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Governor Amends Proposed Marijuana DUI Standard

Posted on in DUI

marijuana, DUI, Illinois Criminal Defense AttorneyEarlier this month, Illinois Governor Bruce Rauner exercised his amendatory veto power to send a marijuana-related bill back to the House and Senate for approval. The measure, as passed by the legislature, is a multi-pronged approach to easing the state’s criminal prosecution of marijuana offenses including low-level possession. It also, for the first time, offered an alternative to the current zero-tolerance policy in place regarding marijuana and driving under the influence (DUI).

DUI and Trace Laws

Under existing Illinois law, a driver can be charged with DUI if he or she is found to have any amount of marijuana in his or her system, regardless of apparent impairment. Traces of marijuana, however, can remain in the body for days or weeks after it is ingested and long after the effects have worn off. Thus, drivers who are not currently impaired or under the influence of the drug may still face charges for DUI.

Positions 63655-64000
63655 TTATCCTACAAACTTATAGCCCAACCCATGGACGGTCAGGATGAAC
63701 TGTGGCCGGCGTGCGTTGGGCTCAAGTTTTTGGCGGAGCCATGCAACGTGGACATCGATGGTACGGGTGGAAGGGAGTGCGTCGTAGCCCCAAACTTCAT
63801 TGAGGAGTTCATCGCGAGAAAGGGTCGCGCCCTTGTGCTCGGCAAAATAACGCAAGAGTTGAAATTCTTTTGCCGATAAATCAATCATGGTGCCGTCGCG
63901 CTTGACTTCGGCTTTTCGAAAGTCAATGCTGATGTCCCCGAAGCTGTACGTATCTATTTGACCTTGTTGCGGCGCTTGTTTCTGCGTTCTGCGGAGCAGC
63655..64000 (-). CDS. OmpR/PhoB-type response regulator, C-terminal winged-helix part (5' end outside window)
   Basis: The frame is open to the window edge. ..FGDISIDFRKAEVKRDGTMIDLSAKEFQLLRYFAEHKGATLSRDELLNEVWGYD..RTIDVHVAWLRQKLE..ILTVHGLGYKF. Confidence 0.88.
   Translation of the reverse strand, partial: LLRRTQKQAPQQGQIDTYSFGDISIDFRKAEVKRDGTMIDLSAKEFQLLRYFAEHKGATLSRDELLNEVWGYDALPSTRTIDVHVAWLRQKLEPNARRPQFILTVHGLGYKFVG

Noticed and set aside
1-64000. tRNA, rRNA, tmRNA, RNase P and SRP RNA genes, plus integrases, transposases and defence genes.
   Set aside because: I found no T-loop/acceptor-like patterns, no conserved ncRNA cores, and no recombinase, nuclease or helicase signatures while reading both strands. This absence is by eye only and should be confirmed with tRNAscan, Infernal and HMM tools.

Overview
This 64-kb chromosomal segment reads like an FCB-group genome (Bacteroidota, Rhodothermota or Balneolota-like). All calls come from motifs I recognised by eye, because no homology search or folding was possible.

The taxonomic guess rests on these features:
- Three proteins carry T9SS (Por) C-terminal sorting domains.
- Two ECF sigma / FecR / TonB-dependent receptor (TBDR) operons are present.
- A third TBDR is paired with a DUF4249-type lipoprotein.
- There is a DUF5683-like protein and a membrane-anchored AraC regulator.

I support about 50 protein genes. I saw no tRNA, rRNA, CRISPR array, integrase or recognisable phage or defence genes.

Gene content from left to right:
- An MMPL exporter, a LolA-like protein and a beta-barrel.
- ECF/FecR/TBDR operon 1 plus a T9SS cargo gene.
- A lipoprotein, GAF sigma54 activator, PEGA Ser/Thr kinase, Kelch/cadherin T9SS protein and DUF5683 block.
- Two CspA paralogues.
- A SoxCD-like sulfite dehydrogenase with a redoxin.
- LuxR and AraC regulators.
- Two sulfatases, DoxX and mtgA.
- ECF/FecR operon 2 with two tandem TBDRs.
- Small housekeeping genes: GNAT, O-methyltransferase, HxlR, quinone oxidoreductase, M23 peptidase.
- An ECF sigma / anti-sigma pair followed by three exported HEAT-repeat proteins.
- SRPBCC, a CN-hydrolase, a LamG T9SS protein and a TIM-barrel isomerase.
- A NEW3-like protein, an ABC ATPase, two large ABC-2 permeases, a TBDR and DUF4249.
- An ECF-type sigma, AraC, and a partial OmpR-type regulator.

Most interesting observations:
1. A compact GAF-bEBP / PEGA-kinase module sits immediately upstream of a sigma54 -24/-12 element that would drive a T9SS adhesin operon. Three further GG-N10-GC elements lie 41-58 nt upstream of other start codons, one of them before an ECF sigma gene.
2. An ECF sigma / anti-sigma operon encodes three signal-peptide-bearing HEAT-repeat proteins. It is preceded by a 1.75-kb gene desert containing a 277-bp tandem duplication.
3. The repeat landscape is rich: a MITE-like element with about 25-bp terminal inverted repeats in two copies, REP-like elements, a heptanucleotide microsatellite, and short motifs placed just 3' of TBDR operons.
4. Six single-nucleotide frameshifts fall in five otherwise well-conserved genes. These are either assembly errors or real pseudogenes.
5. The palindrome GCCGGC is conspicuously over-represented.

Proposed Limits

The legislation that was sent to governor earlier this summer included the elimination of the trace law and zero-tolerance policy for marijuana. The effort was due, in part, to the implementation of the state’s medical marijuana program. While registered medical users were exempt from the trace law, it was left to the discretion of law enforcement to determine impairment, rather than the application of an even standard. The authorization of similar discretion was considered in the early versions of the current bill, but was rejected in favor of a quantitative scale.

Lawmakers proposed a legal limit, similar to a blood alcohol concentration (BAC) limit, of THC, the psychoactive agent in marijuana, in a driver’s blood. The limit would have been set at 15 nanograms of THC per milliliter of blood, which would have been the highest such limit in the county. The governor amended the limit, however, to 5 nanograms per milliliter, which equals the current standard in place in both Washington and Colorado, the two states with legalized recreational marijuana use. The House and Senate must now decide whether to accept Rauner’s changes or to restart the process with a new bill.

Legal Counsel for Drug Crimes

The debate over the decriminalization and the outright legalization of marijuana is far from over. In the meantime, criminal charges related to drug possession and drugged driving can be very serious and a conviction can impact your life for years to come. If you are facing drug crime charges, contact an experienced criminal defense lawyer in Elgin today. Call 847-488-0889 for a free consultation at The The Law Office of Brian J. Mirandola and get the legal help you need during a difficult time.

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